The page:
Story of the late Paul Karason and other blue and silver people

Paul Karason, a man who turned himself blue by drinking silver, passed away at age 62 Monday after suffering a stroke. He used the silver as a home remedy for severe dermatitis, and didn’t stop once he showed signs of argyria, a permanent color change of the skin due to silver deposits. But Paul Karason is not the only blue person who’s ever lived, several other documented people have had their skin tone changed by using silver as a medicine, and then there are the Fugates, a family in Appalachian Kentucky known for their bluish skin tone.

Paul Karason


Even though it turned him blue, Karason was a firm believer in the health benefits of colloidal silver, which he first discovered in an ad of a New Age magazine, and took regularly for at least 15 years. He said when he first started taking it he noticed that his acid reflux and arthritis symptoms had disappeared. He didn’t notice a change in his skin tone until a friend pointed it out.

“And he looks at me and he says, ‘What have you got on your face?’ ‘I don’t have anything on my face!'” Karason said. “He says, ‘Well, it looks like you’ve got camouflage makeup on or something.’ And by golly, he came in and he was very fair-skinned, as I used to be. And that’s when it hit me.”

Silver’s disinfectant properties have been known for thousands of years, and date back to ancient Greece and Rome. Back then silver was used in dressings to treat wounds, and used to disinfect water and to aid with food storage. Even so, it’s still not known if taking silver internally is an effective treatment of anything, and there are some serious risks. In 1999 the FDA banned colloidal silver sellers from claiming therapeutic or preventive value for the products, but they are still sold as dietary supplements.

U.S. National Center for Complementary and Alternative Medicine (NCCAM) says that marketing claims about colloidal silver are scientifically unsupported, the silver content of marketed supplements varies widely, and colloidal silver products can have serious side effects such as argyria, but can also cause kidney, liver, or nervous system problems.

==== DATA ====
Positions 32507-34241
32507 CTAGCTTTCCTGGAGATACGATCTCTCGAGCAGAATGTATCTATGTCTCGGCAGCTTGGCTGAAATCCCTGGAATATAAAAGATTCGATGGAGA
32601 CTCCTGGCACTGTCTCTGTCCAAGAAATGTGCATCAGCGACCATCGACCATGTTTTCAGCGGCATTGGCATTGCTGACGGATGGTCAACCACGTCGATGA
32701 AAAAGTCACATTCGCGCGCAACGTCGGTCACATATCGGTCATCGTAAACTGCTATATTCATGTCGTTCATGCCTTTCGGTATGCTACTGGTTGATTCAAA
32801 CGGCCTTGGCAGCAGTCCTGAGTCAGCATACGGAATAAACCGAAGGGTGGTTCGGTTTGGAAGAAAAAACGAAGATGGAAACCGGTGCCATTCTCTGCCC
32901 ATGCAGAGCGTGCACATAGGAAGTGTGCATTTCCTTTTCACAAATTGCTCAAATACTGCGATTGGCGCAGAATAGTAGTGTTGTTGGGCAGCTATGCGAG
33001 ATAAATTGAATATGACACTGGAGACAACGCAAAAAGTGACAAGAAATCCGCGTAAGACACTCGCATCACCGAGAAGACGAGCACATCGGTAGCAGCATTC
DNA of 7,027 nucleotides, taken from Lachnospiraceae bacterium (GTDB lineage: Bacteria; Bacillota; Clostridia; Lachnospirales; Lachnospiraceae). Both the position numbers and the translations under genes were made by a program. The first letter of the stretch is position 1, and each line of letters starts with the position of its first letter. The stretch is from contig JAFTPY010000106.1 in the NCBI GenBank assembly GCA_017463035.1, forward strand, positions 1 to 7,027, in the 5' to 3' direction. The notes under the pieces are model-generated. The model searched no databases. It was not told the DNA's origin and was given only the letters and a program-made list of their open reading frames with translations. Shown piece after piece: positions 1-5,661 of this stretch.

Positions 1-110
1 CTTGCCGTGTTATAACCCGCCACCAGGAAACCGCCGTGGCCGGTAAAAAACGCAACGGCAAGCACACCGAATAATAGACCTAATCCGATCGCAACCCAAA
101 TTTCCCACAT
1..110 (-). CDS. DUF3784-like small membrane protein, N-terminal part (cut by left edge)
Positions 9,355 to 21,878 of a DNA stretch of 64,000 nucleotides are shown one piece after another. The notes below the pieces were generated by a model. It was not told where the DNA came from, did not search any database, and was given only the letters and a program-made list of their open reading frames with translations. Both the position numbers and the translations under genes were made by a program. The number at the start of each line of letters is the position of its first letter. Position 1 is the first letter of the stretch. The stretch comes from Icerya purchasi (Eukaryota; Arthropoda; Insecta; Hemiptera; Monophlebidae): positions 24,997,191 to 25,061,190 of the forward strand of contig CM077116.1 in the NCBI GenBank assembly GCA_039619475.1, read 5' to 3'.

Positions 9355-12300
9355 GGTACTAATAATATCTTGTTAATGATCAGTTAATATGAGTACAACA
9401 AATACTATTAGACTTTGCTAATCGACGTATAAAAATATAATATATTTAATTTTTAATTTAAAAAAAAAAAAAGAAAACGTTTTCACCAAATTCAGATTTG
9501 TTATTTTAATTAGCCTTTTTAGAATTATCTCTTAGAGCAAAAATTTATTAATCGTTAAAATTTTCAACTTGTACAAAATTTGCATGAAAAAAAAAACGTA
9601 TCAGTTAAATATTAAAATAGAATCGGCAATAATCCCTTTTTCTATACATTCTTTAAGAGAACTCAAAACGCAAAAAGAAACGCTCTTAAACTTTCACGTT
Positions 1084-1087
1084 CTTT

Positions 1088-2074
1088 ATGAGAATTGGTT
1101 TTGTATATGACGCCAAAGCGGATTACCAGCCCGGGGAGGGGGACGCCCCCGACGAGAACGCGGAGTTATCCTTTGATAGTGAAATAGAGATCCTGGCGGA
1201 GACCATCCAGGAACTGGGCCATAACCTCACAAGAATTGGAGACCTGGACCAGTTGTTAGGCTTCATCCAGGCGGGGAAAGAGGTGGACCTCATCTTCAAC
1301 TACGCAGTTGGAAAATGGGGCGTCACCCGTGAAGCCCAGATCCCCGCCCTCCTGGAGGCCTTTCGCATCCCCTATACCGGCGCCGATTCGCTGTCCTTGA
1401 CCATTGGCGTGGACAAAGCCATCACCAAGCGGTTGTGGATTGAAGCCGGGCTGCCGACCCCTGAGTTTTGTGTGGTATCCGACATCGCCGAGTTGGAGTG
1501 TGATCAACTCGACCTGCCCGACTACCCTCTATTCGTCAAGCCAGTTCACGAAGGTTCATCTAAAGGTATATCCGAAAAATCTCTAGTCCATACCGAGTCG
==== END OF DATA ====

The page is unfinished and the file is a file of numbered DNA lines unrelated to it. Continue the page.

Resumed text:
Karason’s estranged widow Jo Anna Karason told The Today Show that Paul had other health problems besides argyria, mostly related to his heart. He was a heavy smoker for years, and had had a triple bypass surgery five years ago. She says he’s been unable to work for a while, and spent his time reading historical books and watching the History Channel. “He didn’t like to go out in public much — only when he thought he needed to, like to go to the bank or to pick up tobacco,” she said.

Rosemary Jacobs


Rosemary Jacobs got a permanent silver glow to her skin after ingesting a silver based medicine for three years as a young teen. At the time she had no idea that the side effects of the nose drops prescribed to her for allergies could cause her skin to change color. After several years of using the drops “as needed,” her skinned changed permanently. Her friends and family didn’t notice at first, but a nun at her candy striper class noticed her “gray” appearance and recognized it as a side effect of nose drops containing silver.

She underwent a dermabrasion in her mid-thirties, which removed the top layer of her skin, resulted in some of the silver being removed. Her face and neck are still silver, but she does have patches now that are more pink. Rosemary has a website and blog where she tells her story and speaks out against the use of colloid silver in alternative medicine.

“Silver is still present in lots of products sold on the internet,” Jacobs has said. “Taking it will ruin your life and people need to know that.”

The Fugates


When people hear about Paul Karason, they often think of the blue-skinned Fugate family of Kentucky, who were blue for genetic reasons. The blue skinned members of this family are traced to a genetic mutation that occurred when a French orphan Martin Fugate married fair-skinned, red-headed American Elizabeth Smith in the 1800s. Some of their children suffered from a condition called methemoglobinemia, which “reduces individual’s ability to carry oxygen in blood.” The Fugates remained in an isolated part of Appalachian, and intermarried with a neighboring family, which preserved the mutation, but kept it only in their gene pool.

There was talk of the Appalachian Blue men for a while, but doctors first became aware of the Fugates and their condition when descendent Luke Combs took his wife to the University of Kentucky Hospital in 1958, and the medical staff paid more attention to him than his sick wife. “Luke was just as blue as Lake Louise on a cool summer day,’ doctor Charles H. Behlen II told the Tri-City Herald in 1974.

The mutation didn’t seem to show any medical problems despite the reduced oxygen in the blood, and they found that, oddly enough, when people with the mutation drank a special blue drink it actually turned their blood a normal color, but they had to drink the solution every day to keep it up. People still have the recessive met-H gene, but it appears much less often now that the Fugate descendants are no longer isolated and intermarrying, and are therefore introducing more genes into their gene pool.

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